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God Compared to a Potter

“We are the clay, and thou are Potter; and we all are the work of thy hand.” Isaiah 64:8b
“Hath not the potter power over the clay,” Romans 9:21a

According to the usual method of scripture metaphors, we find the Lord God set forth under the metaphorial notion of a Potter, which shall be illustrated in the ensuing parallel.

A Potter is an artificer, an artizan or workman, one skilful to work in earth, or to form and make pots, and other vessels of clay. God is the Maker of all men and things that ever were, or shall be.
A Potter prepares his clay or matter first, of which he intends to make his vessels; and when he hath made it fit, and ready for the wheel, he goes to work. God created or prepared the earth, the clay, before he formed man, and out of it was he made: “And the LORD God formed man of the dust of the ground, “ Genesis 2:7.
A Potter projects before-hand, what kind of vessel he will make of such clay; he hath the form and fashion of it in his mind, before he goes to work; nay, (and it may be) makes known what a vessel he will make. “Known unto God are all his works from the beginning of the world.” Acts 15:18. He contrived in his eternal counsel, what a kind of creature he would make man; nay, at the time of his formation, he declared what a rare vessel he should be: “And God said, Let us make man in our image, after our likeness: and let them have dominion over the fish of the sea, and over the fowl of the air, and over the cattle, and over all the earth, and over every creeping thing that creepeth upon the earth.” Genesis 1:26
A Potter makes vessels of divers sorts and sizes, and for several uses; some are for more honourable and noble services than others. God makes vessels of divers sorts and sizes; all men are not of the like stature and beauty in their first formation; neither are they so, as they are made or formed anew in Christ Jesus; for some vessels are designed by the great Potter to contain the golden oil, and soul-enriching treasure, for the emptying of them unto others.
A Potter takes great care of the vessels he hath made, and bestowed his labour and pains upon, that they may not be broken; for they are brittle ware, and he is greatly offended with such as strive to dash them to pieces. God takes great care of those pots or vessels he hath made, nay, twice made, or formed for himself: he gives a charge concerning them, and rebukes kings for their sakes; “Saying, Touch not mine anointed, and do my prophets no harm.” 1 Chronicles 16:22. The devil and wicked men shall one day go to wreck, for that violence offered to those curious vessels that God hath prepared to glory: “But he that troubleth you shall bear his judgment, whosoever he be.” Galatians 5:10.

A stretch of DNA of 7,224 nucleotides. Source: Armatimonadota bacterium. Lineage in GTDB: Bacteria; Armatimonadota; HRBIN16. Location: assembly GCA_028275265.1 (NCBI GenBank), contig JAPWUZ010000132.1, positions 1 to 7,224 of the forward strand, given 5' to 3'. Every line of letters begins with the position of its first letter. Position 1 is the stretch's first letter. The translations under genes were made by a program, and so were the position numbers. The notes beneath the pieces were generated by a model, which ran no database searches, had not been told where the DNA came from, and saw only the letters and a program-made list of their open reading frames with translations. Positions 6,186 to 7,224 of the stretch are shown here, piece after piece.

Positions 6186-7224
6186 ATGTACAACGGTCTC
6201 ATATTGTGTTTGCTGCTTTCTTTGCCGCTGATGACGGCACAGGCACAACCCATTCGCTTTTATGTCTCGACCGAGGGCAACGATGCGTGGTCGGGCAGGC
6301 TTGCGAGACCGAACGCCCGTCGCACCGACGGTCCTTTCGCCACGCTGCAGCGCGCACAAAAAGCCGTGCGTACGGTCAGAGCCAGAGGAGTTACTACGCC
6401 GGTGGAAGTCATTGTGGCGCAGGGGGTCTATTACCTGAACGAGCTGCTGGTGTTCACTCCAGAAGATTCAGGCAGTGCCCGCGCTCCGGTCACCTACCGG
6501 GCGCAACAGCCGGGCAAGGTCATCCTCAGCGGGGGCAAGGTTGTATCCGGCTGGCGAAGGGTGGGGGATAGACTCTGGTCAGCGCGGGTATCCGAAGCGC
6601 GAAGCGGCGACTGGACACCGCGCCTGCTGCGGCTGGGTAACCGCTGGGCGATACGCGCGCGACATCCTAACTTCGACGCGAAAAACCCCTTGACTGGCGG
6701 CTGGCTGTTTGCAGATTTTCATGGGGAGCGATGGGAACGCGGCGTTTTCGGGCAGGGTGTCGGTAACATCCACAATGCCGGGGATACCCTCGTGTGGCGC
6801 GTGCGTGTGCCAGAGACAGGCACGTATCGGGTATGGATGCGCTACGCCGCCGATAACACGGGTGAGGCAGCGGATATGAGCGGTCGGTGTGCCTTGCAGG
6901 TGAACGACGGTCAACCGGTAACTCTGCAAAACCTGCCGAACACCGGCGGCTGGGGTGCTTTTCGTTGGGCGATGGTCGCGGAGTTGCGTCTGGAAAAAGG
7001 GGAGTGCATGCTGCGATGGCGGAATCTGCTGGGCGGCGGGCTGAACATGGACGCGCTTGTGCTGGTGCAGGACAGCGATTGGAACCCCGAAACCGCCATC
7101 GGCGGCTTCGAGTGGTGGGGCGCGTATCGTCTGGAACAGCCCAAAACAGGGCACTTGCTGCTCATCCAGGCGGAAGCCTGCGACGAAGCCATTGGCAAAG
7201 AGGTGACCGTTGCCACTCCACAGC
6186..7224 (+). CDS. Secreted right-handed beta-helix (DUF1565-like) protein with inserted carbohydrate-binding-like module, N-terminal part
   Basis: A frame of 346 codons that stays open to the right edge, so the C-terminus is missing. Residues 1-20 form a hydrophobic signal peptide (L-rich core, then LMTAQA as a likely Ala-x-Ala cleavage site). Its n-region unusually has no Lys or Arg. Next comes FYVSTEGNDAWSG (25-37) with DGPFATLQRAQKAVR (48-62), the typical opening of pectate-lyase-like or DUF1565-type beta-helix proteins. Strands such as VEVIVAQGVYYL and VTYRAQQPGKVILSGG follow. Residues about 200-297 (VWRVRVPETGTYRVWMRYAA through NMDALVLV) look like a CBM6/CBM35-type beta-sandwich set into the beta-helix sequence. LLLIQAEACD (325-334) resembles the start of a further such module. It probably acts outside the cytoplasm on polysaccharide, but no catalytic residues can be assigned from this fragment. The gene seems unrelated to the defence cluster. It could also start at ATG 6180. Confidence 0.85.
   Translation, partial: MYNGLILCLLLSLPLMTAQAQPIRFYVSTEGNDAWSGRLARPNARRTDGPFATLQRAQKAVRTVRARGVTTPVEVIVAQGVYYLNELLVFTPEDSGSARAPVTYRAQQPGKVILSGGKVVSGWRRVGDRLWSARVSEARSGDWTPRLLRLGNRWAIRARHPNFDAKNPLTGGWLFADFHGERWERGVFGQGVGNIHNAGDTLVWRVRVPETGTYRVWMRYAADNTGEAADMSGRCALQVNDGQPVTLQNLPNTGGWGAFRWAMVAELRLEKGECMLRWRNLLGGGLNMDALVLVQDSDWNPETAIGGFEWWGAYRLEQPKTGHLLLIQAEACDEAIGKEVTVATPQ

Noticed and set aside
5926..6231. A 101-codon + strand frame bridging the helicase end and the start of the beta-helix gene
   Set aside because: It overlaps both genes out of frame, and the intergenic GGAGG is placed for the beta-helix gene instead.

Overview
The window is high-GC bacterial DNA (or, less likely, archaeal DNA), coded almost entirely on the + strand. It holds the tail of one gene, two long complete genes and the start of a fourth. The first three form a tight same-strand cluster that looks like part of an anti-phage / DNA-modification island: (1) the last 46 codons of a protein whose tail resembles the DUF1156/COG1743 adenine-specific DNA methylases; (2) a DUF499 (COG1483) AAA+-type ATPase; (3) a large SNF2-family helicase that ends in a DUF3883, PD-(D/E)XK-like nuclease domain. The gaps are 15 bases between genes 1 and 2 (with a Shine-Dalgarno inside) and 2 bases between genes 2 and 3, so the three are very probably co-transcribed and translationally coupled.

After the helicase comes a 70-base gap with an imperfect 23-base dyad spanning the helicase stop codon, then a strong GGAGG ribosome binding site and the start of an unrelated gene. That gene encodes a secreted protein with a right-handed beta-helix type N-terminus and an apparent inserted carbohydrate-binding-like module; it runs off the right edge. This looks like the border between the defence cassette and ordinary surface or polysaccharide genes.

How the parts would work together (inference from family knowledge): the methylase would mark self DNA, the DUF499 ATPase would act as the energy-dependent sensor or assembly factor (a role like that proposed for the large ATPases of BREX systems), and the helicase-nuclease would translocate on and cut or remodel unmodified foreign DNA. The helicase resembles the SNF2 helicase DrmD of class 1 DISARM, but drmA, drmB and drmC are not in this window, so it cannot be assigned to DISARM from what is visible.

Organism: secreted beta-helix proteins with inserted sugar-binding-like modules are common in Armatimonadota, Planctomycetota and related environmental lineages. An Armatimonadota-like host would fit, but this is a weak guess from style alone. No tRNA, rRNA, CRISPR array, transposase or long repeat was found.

A Potter hath not his skill in making vessels from himself, but is taught by some other man. God hath his wisdom of, and from himself.
A Potter many times wants skill in framing of some curious vessels, and not only so, but care; and by this means the vessel is marred, and spoiled in his hand. God is infinite in wisdom, loveth all things he goes about, and his care is accordingly; a God that is never unmindful of the work of his hands; so that if any vessel is broken, the fault is not in him, but either in themselves, or some cursed enemy.
A Potter makes not all the vessels which are upon the wheel for his own use and profit, but for the use of others. God makes all things for himself, “The LORD hath made all things for himself: yea, even the wicked for the day of evil.” Proverbs 16:4.
A Potter cannot make vessels, unless he hath clay or matter to make them with, or to work upon. God first made the clay, he created the dust of the earth, and then out of it made or framed man.
A Potter makes vessels that are very defective, as they first come off the wheel. God never made or framed any vessel, but as it came out of his hand it was well done, without fault or blemish: “And God saw every thing that he had made, and, behold, it was very good.” Genesis 1:31.


  1. Is God the Potter, and man the clay? This may teach men to lie low before the God of heaven and earth; what is the clay in the Potters hand?
  2. We may infer from hence, that man is not made for himself, but for some particular use.
  3. And since the glory of God was the principal thing he designed, in making and forming of us; let us see we do not rise up against him in a sinful way, to his dishonour.
  4. You may know from hence how frail and brittle man is, sooner broken than a Potters vessel.

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